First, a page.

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BUYING A PROPERTY WITH A JETTY OR PONTOON

Before buying your dream waterfront property, there are a few legal issues to consider if the property comes with a jetty or pontoon.

1. Are there any leases associated with the jetty / pontoon?

In some councils, use of the structure may automatically pass with ownership of the property and no further arrangements are required. 

In other councils, however, there may be a lease recorded on title for the structure and you will need to obtain council’s approval to assign the lease into your name at settlement.  Before agreeing to the assignment, council may require you to obtain insurance that specifically refers to the structure and lease (and only some insurance providers offer such policies).  Organising all of this can take time.  As such, it is important you make your conveyancer aware of the jetty / pontoon at the beginning of the conveyancing process so they can make the necessary enquiries.  You should also be aware of any ongoing costs associated with the lease for your budgeting purposes.

2. Does the jetty / pontoon have council approval?

As part of your due diligence, you may want to order a council approvals search to determine if the structure was approved by council at the time of construction. If it wasn’t, council could require you to remove the structure or obtain approval at your cost.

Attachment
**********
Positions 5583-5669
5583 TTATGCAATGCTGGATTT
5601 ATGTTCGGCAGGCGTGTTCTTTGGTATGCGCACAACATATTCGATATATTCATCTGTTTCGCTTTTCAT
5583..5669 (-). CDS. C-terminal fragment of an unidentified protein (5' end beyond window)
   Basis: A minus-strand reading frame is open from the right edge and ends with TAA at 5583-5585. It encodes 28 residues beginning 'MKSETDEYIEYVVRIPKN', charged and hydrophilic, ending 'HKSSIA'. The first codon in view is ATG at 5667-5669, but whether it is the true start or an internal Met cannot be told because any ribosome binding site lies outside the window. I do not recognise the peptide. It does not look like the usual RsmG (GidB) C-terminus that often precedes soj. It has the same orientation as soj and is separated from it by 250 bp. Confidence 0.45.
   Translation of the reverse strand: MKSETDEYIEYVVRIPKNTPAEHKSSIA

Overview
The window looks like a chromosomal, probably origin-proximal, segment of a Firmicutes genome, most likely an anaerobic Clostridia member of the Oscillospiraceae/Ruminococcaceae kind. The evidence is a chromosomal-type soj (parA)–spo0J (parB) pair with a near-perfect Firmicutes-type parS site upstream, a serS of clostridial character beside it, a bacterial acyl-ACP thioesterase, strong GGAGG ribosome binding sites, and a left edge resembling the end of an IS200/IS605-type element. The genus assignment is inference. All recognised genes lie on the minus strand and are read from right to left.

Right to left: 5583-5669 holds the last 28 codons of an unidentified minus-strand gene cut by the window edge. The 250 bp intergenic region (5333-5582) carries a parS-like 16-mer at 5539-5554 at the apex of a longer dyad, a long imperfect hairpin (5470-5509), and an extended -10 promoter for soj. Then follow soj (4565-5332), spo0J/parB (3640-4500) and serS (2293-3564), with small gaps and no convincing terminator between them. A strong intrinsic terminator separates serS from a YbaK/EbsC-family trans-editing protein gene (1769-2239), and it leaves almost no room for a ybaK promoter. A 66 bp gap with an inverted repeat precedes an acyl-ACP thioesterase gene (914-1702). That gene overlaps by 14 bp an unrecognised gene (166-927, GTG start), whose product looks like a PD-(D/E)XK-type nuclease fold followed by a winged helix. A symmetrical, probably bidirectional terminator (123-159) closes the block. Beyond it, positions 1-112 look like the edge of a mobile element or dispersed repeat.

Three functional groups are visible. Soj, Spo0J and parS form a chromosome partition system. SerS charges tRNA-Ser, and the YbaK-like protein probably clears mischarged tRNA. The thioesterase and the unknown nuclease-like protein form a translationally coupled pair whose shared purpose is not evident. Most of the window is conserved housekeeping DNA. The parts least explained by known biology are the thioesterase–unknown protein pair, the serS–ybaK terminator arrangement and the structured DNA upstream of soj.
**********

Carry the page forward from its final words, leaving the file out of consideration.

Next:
3. Is the property located at the Gold Coast?

If you are purchasing or selling in the Gold Coast, you should ensure the contract contains a Local Law 17 special condition.  The clause should note the following:

  • Section 15 of Local Law 17 applies to the contract;
  • Confirmation of the specified prescribed work that is completely or partly situated on the lot. A ‘specified prescribed work’ includes a revetment wall, training wall, jetty or pontoon;
  • Notice that, under Local Law 17, a person who is a responsible person for the specified prescribed work is, at that person’s cost, required to maintain and keep the specified prescribed work in a safe condition and good working order, repair and condition, including so that the prescribed work can continue to perform its intended function. The ‘responsible person’ is generally the owner of the connected land; and
  • Confirmation of whether or not there is an outstanding notice issued by the local government under Local Law 17 in relation to the specified works and, if so, the contents of that notice

Sellers can face fines if they fail to include a clause noting the above matters.

IF YOU WOULD LIKE TO DISCUSS YOUR RIGHTS AND OBLIGATIONS ASSOCIATED WITH WATERWAY STRUCTURES, PLEASE DO NOT HESITATE TO CONTACT THE MAP LAWYERS’ TEAM.
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